A slightly more up tempo rhythmic beat from Gabrielle Roth follows, a piece called Prairie Ruin from her album Ritual. Roth composed music for the five tempos of her groundbreaking sacred movement practice she called Sweat Your Prayers. I personally attended these religiously in Portland for quite a while, and probably a million other people as well danced themselves into emptiness of a Sunday morning listening to her songs. The beat of the music and even the title of the album Ritual hint at the possibility of being seized by some archetypal force.
From the great album by Girish called Shiva Machine I have taken the cut called Sita Ram. A tasty bass line bounces this piece along at a steady clip and a yogi can imagine opening up into a few big Sun Salutes as the female backup singers enter the mix. Girish is a Hindu name which means "lord of the mountain" in Sanskrit. Girish the musician spent years chanting these songs as a monk in a spiritual ashram in the mountains of Tennessee and his work rings with that element of authenticity. He is also a drummer and that sense of rhythm naturally pervades the whole album. The "Sita" and "Ram" of the cut title refers to the hero and heroine of the great Hindu epic the Ramayana, itself a great read in several English translations.
Girish was a sideman for Krishna Das at one time, Krishna Das being the pre-eminent Kirtan chanter who received his early spiritual training and name from Neem Karoli Baba, also famously the teacher of Ram Dass, author of Be Here Now and Bhagavan Das, American teacher and musician. Krishna Das told his teacher he would show his devotion back in the U.S. by singing songs. This selection called Township Krishna is a sweet mash of reggae beat and the Hare Krishna or Maha Mantra. I have seen Krishna Das a couple of times in Portland, first in a packed performance at the Old Church and then again with Deva Premal, Miten and Manose at the Crystal Ballroom on upper Burnside. That venue was also packed. Krishna Das masterfully was able to involve the audience, effectively turning us into enthusiastic participants in the call and response of this traditional devotional style.
Donna De Lory came out of the background as a vocalist for Madonna and has moved to the forefront of yoga beat music with a light but sure touch as she demonstrates on this next cut, He Ma Durga. This Sanskrit chant means roughly "Hail to the great dark mother," in this case dark, meaning powerful, rich and full of all capacities. I love that the word "Ma" as we have it in English and so many other languages is cognate to the ancient Indo-European version, and so means maybe the universal mother but also the real, great and nurturing Mom that raised up each one of us.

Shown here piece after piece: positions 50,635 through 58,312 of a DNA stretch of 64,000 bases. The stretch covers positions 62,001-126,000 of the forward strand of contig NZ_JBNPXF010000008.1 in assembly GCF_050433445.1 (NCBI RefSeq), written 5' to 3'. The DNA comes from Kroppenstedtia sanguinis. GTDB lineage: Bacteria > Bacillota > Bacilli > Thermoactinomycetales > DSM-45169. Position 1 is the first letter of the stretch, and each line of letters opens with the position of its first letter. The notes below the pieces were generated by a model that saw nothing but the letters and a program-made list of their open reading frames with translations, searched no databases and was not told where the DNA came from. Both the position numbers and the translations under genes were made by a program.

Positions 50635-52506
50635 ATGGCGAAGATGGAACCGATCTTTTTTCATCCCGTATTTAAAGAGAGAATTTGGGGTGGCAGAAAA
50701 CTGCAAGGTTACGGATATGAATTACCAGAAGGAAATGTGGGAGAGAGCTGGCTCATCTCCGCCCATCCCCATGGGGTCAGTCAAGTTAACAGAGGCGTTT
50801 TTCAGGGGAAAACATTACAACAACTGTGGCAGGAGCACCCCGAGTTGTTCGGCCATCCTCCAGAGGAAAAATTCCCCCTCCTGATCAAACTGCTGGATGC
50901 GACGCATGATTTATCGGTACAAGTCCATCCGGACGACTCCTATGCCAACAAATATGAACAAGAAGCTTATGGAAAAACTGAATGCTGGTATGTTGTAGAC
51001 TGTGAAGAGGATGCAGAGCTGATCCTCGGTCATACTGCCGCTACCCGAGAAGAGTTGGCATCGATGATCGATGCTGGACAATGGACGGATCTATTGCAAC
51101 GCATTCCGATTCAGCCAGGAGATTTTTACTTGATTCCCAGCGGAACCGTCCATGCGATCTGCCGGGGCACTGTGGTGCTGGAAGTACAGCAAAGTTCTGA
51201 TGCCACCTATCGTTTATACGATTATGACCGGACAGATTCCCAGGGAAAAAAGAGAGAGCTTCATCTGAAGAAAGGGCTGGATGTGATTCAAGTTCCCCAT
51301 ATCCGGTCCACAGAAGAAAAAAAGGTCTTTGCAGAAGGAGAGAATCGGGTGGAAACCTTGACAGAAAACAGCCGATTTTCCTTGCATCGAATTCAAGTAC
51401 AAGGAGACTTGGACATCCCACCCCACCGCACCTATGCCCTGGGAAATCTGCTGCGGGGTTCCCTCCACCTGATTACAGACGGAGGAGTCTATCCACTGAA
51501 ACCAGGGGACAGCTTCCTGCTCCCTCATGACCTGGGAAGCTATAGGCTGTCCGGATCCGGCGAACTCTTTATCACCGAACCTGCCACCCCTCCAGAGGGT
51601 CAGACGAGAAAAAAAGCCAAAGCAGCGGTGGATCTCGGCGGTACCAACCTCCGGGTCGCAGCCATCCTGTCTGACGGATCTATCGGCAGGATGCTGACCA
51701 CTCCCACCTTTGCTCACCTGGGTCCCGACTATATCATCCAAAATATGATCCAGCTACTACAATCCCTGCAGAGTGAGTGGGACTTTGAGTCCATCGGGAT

Less traditional perhaps but very popular on Jango Radio where I have it uploaded is my own composition Thunder, Flute, Monk and Loon in Kyoto. This piece is more of a soundscape that might take place in a Japanese Zen Garden where a few musicians and other characters have randomly gathered on a cloudy day for an impromptu meditation. I was also thinking of a Basho Haiku poem I like: "Although I dwell in Kyoto, when the Cuckoo sings, I long for Kyoto." Kyoto was the actual capitol of Japan for hundreds of years. I substituted the loon call for the cuckoo bird in my piece, but each is equally as evocative. For me the poem hints at the nostalgia we can feel for a place called home, even while we may be in our physical home, and this feeling implies another level of presence that is possible. And maybe it is really being connected with that deeper presence that makes a place home in the sacred sense, or helps us to feel at home wherever and whenever we might be.
I met Sura of the Temple Bhajan Band when I attended a harmonium workshop he offered at the Yoga Shala of Portland, near my own physical home. His generous spirit was evident in that class as it is obvious in the caliber of the musicians he has gathered around himself for his chant band. This cut in the playlist titled Bhakti Seva or loving service gives a mellow taste of the gritty and skillful kirtan the L.A. performers can cook up.
Eckhart Tolle is the number one spiritual leader in the world, has written at least a couple of best-selling books, gives excellent talks on his internet TV channel, and also apparently has great taste in music. This soothing and shavasana-inspiring track by Kip Mazuy is called Now is Forever, and appears on Eckhart’s release, Music to Quiet the Mind. If Eckhart says it’s so, it is so, but of course the listener can and must experience the very transcendent quality of this composition for him or her self. I realize it also echoes the earlier but more rousing Kyoto tune in the playlist. As I listen, it reminds me of the difficulty one faces in turning the attention away from the unwanted chatter of the mind, and of the reason sages have said shavasana might be the most difficult pose of all, as mental conditioning can arise again as we reach the end of a class.
I close the set with the music I usually use to end my classes in Portland, my own composition called Whistle & Om. I think it has become familiar to people who take my classes, and therefore it has an element of ritual for us that comes from mindful repetition. But they might be surprised to find if they read this that I wrote it, since I seldom mention it, and don’t want them to be distracted from their relaxation, and like sneaking it in, like a gift from an unknown benefactor.
Written by Bodhiron Johnson